Three members of Congress are attempting to avoid future Julian Assange–style prosecutions by amending the U.S. espionage law so that it doesn't apply to journalists.
Last week, Sen. Ron Wyden (D–Ore.) and Reps. Ro Khanna (D–Calif.) and Thomas Massie (R–Ky.) partnered up to reintroduce the Espionage Act Reform Act. The Espionage Act, passed in 1917, is ostensibly intended to punish and imprison government employees and contractors for providing or selling state secrets to enemy governments. In practice, the law has been brought to bear time and time again to attempt to punish journalists and whistleblowers for attempting to inform the public about serious issues the U.S. government would prefer to keep secret.
While people like Pentagon Papers whistleblower Daniel Ellsberg, Iraq War leaker Chelsea Manning, domestic surveillance whistleblower Edward Snowden, drone whistleblower Daniel Hale, and WikiLeaks founder Julian Assange aren't spies of foreign governments, many have been threatened with or thrown into prison as if they were.
The Espionage Act Reform Act would change the law in a couple of ways. First of all, the reform would clarify that the espionage law specifically affects people authorized to receive confidential government information (federal employees or contractors), meaning that journalists who receive classified information and publish it are not engaging in espionage. It also establishes that whistleblowers within the government are able to turn to members of Congress, federal courts, an inspector general, and a couple of other key oversight agencies with important classified information without running afoul of the law.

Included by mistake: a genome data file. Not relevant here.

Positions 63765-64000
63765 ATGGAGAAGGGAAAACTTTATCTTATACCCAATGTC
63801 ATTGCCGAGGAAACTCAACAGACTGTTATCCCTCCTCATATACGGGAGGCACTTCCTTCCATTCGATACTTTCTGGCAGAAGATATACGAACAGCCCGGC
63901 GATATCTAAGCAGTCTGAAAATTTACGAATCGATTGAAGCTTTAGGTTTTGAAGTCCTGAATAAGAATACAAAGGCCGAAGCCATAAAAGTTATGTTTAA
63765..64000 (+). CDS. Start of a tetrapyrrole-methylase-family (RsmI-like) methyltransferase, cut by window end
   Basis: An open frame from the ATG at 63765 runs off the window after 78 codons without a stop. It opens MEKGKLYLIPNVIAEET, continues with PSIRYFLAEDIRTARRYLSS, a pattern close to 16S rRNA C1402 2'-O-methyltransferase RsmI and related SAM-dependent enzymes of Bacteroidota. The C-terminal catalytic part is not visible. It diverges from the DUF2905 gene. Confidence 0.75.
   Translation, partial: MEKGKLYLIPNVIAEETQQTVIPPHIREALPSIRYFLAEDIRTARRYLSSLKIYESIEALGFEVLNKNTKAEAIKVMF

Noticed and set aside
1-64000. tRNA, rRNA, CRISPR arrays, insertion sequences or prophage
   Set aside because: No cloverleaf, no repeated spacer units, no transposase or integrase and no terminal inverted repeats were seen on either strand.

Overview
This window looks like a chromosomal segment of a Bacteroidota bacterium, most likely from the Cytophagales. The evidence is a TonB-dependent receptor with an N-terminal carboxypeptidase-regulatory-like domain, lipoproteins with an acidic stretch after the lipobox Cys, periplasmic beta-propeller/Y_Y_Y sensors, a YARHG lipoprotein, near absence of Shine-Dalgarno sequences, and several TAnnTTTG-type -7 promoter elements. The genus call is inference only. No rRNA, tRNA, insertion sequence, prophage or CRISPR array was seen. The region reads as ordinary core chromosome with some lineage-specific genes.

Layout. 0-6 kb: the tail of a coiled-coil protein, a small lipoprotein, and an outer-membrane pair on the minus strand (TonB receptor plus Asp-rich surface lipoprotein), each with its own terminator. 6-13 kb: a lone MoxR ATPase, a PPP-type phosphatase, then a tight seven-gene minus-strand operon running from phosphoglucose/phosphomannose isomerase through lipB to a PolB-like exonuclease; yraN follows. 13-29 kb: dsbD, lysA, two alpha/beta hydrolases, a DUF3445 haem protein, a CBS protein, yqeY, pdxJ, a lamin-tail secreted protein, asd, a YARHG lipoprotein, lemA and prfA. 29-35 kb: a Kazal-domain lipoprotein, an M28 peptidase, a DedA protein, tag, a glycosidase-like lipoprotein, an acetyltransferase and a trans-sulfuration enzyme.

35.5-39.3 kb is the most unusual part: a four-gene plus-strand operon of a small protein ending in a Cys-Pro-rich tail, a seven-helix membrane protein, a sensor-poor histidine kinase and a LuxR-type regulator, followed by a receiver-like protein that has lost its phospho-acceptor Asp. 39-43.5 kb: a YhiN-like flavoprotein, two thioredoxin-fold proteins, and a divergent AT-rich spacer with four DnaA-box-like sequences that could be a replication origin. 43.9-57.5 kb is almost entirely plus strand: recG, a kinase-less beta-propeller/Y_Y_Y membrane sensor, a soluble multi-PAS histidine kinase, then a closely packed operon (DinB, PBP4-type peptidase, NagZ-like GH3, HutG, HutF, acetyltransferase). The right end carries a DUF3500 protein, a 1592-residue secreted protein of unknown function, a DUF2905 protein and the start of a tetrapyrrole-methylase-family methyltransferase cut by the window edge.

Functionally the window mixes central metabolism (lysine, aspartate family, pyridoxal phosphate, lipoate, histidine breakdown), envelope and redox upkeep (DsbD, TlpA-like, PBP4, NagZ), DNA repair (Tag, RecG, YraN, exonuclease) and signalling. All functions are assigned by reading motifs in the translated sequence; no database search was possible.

In short, the goal is to align the law with what people think that the law is for—to punish spies, not people trying to warn lawmakers or the public about federal government misconduct.
"At a time when government officials claim the right to perform warrantless surveillance upon all American citizens, there is an urgent need to zealously guard freedom of the press and to demand government transparency and accountability," Massie said in a prepared statement. "The ongoing attempts to prosecute journalists like Julian Assange under the Espionage Act threaten our First Amendment rights, and should be opposed by all who wish to safeguard our constitutional rights now and in the years to come."
Assange still currently faces extradition from the U.K. to the United States, where he faces 18 separate espionage-related charges for publishing the documents provided by Manning. Media watchdogs and human rights groups have been warning that the prosecution of Assange serves as a threat to journalism and compromises free speech.
The Knight First Amendment Institute supports the bill and sent out a statement urging for better safeguards for those who report on important national security issues.
"We welcome this bill, which would provide important new protection for press freedom in the United States," said Carrie DeCell, senior staff attorney for the Institute. "It would provide crucial safeguards for national-security journalists, enabling them to report on issues of indisputable interest to the public without fear of criminal liability. Congress should enact this bill and also provide additional protections to national-security whistleblowers."